Gun violence continues to plague U.S. schools, prompting community response


Gianna Cusumano

Gun violence plagues the safety of schools all around America.

As 2022 came to a close, it wrapped with the highest number of school shootings in one year. In response to this record high, protests for and against gun control broke out across the country this summer, attracting congressional attention. 

According to data from Education Week, last year’s 51 shootings was the largest number of incidents they currently have on record. In addition to the physical harm caused by this issue, statistics support that student mental health is at risk. According to a study from Pew Research Center in 2018, 57% of teens ages 13-17 admit that they are worried about a possible shooting occurring at their school. 

 Following the outcries of injustice and negative social trends, the House of Representatives proposed a bill titled the “Protecting Our Kids Act.” The bill intends to curb instances of gun violence by making firearm trafficking a federal crime, keeping individuals under the age of 21 from purchasing weapons of war, and promoting the proper care of household firearms. The bill has yet to pass in the Senate.   

The ramifications of this national issue were recently felt in the Lehigh Valley as similar protests erupted in Bethlehem. A March for Our Lives protest was held last summer in response to local school shootings. The protestors at the rally advocated for stricter gun control laws and were met with counter protestors that stood in support of gun ownership rights.     

A memorial for victims of gun violence was also put up in the Lehigh Valley in the month of November 2022. The memorial featured the names of gun violence victims written on t-shirts and posted on crosses at the Iglesia Catedral de Navidad. The church worked with the organization Heeding Gods’ Call to End Gun Violence, to bring awareness to the American Catholic community about gun violence.

As a response to the mass school shootings in the last decade, American schools have implemented A.L.I.C.E. training. A.L.I.C.E. is a school safety procedure that shows students and staff methods to respond to active threats. Students at Southern Lehigh High School currently practice these drills annually to prepare for threats and build confidence about their ability to respond to dangerous situations.                

“Back in middle school when I wasn’t really used to it. There was a lot of anxiety surrounding [the active shooter drills],” sophomore Wyatt Hartenstine said, “But then it became more of a common thing and each drill I got more used to it. And that shouldn’t be something that I get used to. That shouldn’t be something that we consider normal, a shooter drill. A shooter drill shouldn’t even exist in the first place.”

Despite students’ frustration to the normalcy of active shooter drills, they have become a routine part of American school children’s lives. Data from Everytown explains that 95% of public school districts practice active shooter drills.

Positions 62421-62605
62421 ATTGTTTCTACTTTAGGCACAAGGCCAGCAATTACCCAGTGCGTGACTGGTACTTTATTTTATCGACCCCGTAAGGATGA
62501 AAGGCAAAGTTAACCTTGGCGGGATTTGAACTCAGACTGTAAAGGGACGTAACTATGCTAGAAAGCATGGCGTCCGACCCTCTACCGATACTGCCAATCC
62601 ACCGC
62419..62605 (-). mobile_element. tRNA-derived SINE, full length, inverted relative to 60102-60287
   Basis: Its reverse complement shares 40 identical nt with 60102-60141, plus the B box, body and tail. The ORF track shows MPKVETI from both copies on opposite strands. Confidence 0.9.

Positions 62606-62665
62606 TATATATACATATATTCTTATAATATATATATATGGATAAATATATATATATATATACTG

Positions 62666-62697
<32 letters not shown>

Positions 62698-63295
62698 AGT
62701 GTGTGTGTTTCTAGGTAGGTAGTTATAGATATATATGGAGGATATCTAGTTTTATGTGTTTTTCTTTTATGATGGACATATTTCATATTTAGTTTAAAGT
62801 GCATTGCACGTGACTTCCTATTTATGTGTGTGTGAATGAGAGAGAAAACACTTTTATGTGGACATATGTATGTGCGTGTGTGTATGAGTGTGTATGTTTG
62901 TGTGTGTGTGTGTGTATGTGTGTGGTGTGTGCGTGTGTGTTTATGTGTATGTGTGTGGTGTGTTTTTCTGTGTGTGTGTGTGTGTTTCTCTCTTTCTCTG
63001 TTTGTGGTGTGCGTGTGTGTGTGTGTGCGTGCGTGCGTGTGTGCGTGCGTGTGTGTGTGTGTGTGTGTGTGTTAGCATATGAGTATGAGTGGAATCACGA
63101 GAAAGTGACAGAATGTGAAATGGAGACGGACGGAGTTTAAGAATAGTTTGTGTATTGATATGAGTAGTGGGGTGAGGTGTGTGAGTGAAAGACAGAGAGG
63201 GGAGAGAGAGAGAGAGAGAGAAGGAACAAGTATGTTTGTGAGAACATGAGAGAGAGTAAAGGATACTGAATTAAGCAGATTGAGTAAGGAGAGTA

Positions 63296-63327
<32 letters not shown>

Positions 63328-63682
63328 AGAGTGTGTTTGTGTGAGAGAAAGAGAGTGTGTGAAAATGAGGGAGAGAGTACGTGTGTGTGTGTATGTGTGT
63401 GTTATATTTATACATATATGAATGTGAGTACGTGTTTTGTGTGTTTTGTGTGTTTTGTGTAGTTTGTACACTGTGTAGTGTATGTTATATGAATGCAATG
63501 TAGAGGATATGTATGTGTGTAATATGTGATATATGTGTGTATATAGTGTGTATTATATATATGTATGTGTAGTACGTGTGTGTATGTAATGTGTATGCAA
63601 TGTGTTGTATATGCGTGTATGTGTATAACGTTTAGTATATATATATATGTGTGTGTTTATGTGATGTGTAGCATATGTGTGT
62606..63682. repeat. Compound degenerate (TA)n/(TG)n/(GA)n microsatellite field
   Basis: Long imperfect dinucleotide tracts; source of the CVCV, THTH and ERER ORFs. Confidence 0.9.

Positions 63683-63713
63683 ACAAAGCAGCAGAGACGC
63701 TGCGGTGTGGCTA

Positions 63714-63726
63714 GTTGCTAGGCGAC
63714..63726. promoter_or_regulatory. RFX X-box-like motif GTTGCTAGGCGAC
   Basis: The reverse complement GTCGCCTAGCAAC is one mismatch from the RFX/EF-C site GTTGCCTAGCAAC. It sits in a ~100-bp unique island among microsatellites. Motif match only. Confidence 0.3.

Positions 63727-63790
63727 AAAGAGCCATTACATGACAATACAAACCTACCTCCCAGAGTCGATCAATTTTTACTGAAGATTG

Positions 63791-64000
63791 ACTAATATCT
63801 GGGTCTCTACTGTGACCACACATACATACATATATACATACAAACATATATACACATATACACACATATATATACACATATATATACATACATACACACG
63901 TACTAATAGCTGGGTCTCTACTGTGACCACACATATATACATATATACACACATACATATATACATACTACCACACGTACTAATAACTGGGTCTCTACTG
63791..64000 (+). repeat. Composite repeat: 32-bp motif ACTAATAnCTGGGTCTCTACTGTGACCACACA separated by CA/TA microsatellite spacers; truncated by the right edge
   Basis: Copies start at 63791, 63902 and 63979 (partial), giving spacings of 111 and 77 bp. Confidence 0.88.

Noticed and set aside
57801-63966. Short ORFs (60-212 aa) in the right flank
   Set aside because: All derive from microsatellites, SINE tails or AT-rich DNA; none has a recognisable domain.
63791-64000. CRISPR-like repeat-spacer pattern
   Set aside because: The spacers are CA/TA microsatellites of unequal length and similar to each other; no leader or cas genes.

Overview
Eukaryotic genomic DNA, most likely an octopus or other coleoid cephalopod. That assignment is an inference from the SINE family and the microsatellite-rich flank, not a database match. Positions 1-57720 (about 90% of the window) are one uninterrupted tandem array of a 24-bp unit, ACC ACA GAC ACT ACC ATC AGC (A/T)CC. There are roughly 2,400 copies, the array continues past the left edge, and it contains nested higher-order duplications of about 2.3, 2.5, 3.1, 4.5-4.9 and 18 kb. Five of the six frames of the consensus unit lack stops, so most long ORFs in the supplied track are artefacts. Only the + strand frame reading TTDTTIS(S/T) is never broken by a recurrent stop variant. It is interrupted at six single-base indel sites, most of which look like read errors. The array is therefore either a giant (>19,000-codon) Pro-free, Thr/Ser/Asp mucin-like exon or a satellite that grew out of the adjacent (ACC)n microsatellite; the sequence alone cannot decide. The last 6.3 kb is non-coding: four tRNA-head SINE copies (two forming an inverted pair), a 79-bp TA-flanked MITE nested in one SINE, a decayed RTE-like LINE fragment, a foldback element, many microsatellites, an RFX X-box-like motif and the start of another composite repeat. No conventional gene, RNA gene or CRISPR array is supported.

Students of Southern Lehigh promote the need for change in both our school communities and on a national level in order to rectify this issue. Not only does gun control come to mind, but so does mental health services.         

 “I think that getting rid of guns is the solution to ending gun violence, but I think there should be more pressure on mental health resources also, especially at the middle school,” senior Ellie Corvino said. “I don’t know if it’s something that individual teachers need to sit down with people like in their classrooms to have more of an intimate setting rather than just a bigger setting.” 

Southern Lehigh School District currently uses a system called S.A.P. or the Student Assistance Program, mandated by the Pennsylvania Department of Education. S.A.P. was put in place to help students who are struggling in schools for a multitude of reasons, including mental health, and allows them to send anonymous messages to staff. Corvino, however, believes SLHS could reach out to students in more effective ways and should allocate funds for researching the best way to communicate with adolescents. 

Another outlet for students is health class where anxiety and stress are discussed, but some students believe that the curriculum does not make mental health a priority or teach it in enough depth.  

“Society deems that it [mental health] is not something that needs to be taken seriously when in reality it is. And people who struggle are told that it’s okay to struggle. But they’re not shown that it’s okay to struggle,” Hartenstine said, “It’s crucial that mental health is talked about more in health class and how to deal with your mental health like healthy coping mechanisms.”

Although some students believe we have a long way to go, administration reflects on the immense progress we have made, since  schools have numerous mental health resources they never had before. 

I do think the only way we’ll ever really solve this issue is through providing more mental health opportunities like being able to address things and having the resources to help the people that need help,” Assistant Principal Mr. Ben McConnell said. “I think there’s more mental health services available than ever before. So we’re doing more than I think we’ve ever done before, but it’s a matter of just being able to constantly evaluate that and see what the needs are and what we can do better and what we can do more of.”